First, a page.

pursued as a strategic decision. Therefore, we again decline to question the
reasonable trial strategy of McGowan’s counsel.
McGowan further contends that counsel was ineffective in declining
to call his mother and two sisters as character witnesses, all of whom would testify
as to his “kind and gentle” nature with children. First, as discussed previously,
witness selection is left to counsel’s judgment and will not be second-guessed in
hindsight. See Foley v. Commonwealth, 17 S.W.3d 878, 885 (Ky. 2000).
Moreover, counsel’s decision not to call these character witnesses is easily
explained by the fact that their testimonies would have opened the door for
McGowan’s ADANTA records, which detail a history of violent tendencies.
Accordingly, we find counsel’s decision reasonable and assign no error.
McGowan next argues that counsel rendered ineffective assistance of
counsel in failing to object and move for a mistrial when the prosecution elicited
opinion testimony from Detective Antle. The record reflects, however, that when
Detective Antle gave his opinion on McGowan’s guilt, an objection was made and
sustained, and the jury was properly admonished. Therefore, any error in the
remarks was cured. See e.g., Price v. Commonwealth, 59 S.W.3d 878, 881 (Ky.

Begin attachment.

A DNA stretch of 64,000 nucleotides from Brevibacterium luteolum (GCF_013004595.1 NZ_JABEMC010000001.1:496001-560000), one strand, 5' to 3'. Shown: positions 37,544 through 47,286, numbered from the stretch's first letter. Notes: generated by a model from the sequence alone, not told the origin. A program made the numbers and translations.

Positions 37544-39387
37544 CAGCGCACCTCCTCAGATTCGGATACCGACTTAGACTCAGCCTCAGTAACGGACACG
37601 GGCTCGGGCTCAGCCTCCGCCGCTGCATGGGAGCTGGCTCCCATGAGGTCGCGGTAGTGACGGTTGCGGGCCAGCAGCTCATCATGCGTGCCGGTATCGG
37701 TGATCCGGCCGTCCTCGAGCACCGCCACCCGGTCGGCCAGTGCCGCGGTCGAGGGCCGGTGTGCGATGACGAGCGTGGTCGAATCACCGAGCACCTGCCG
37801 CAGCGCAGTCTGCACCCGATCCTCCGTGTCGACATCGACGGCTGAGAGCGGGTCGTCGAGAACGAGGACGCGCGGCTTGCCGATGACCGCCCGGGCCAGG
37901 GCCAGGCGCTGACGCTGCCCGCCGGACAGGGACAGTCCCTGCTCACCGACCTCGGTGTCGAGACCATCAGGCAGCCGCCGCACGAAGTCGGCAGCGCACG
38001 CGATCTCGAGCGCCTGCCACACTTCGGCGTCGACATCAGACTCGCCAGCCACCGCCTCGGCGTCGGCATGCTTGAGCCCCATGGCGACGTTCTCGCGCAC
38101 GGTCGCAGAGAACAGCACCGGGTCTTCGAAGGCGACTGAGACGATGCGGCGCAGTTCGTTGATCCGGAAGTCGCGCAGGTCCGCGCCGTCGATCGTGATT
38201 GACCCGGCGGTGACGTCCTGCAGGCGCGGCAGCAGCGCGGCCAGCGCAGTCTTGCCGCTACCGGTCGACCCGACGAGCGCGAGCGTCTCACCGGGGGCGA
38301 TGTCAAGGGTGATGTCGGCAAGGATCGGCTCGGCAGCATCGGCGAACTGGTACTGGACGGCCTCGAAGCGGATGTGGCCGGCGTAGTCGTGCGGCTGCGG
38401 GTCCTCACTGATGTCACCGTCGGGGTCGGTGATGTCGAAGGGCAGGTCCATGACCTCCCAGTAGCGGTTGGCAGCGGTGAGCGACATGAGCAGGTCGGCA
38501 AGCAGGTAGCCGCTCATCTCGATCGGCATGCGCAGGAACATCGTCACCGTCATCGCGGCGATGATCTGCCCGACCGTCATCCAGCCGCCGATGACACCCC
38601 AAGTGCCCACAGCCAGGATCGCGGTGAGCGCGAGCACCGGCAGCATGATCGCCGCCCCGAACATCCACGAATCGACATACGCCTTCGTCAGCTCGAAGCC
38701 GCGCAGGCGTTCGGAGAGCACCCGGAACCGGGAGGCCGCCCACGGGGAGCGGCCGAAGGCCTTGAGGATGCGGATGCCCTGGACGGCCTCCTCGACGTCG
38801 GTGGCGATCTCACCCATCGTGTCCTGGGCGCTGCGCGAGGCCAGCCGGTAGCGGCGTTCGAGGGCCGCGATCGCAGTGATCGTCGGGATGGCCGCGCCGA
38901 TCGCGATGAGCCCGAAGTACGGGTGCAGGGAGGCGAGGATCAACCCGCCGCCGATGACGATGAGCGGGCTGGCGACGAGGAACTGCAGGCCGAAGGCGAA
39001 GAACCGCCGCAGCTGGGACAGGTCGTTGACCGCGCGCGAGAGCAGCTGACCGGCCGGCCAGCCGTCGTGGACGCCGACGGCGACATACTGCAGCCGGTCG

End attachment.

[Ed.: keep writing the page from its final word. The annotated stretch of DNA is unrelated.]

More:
2001); Smith v. Commonwealth, 634 S.W.2d 411, 413 (Ky. 1982); Napier v.
Commonwealth, 426 S.W.2d 121, 123 (Ky. 1968). The other statements
McGowan raises as objectionable by Detective Antle are questions regarding the
existence of exculpatory evidence in McGowan’s favor and are not objectionable.
Therefore, we again find no error.
McGowan also asserts that counsel was ineffective for failing to
object to the prosecution’s examination of Sandy Mann and for his own counsel’s
line of questioning on the cross-examination of Sandy Mann. First, McGowan
argues that counsel should have objected to Mann’s testimony regarding a wanton
endangerment complaint she filed against McGowan and her fear if he were
released from jail. Second, McGowan argues that his trial counsel should not have
elicited testimony from Mann regarding his use of marijuana. Although another
attorney may have handled these situations differently, it cannot be said that
counsel’s decision were unreasonable trial strategy. Moreover, in light of the
totality of the circumstances and the evidence in the record, we simply cannot find
that there is a reasonable probability that but for counsel’s decisions on these
specific issues the outcome of the trial would have been different. Therefore, we
do not find reversible error.
Finally, McGowan argues that counsel was ineffective in failing to
seek to suppress his statement to Detective Antle. The tape, however, contains
McGowan’s explanation of how he had accidentally hit Daysha’s head on a plastic
high chair days before her death, and how he believed this might have been what
lead to her death. Counsel testified that he did not believe the statement was an
admission of guilt. He determined that it could be useful to them and made the
strategic decision not to move to suppress the statement. We find the decision
reasonable and again find no error.
Accordingly, we find that McGowan was afforded effective assistance
of counsel and affirm the order denying his RCr 11.42 motion seeking to vacate his
BRIEF FOR APPELLANT:
BRIEF FOR APPELLEE:
Wm. Robert Long, Jr.
Assistant Attorney General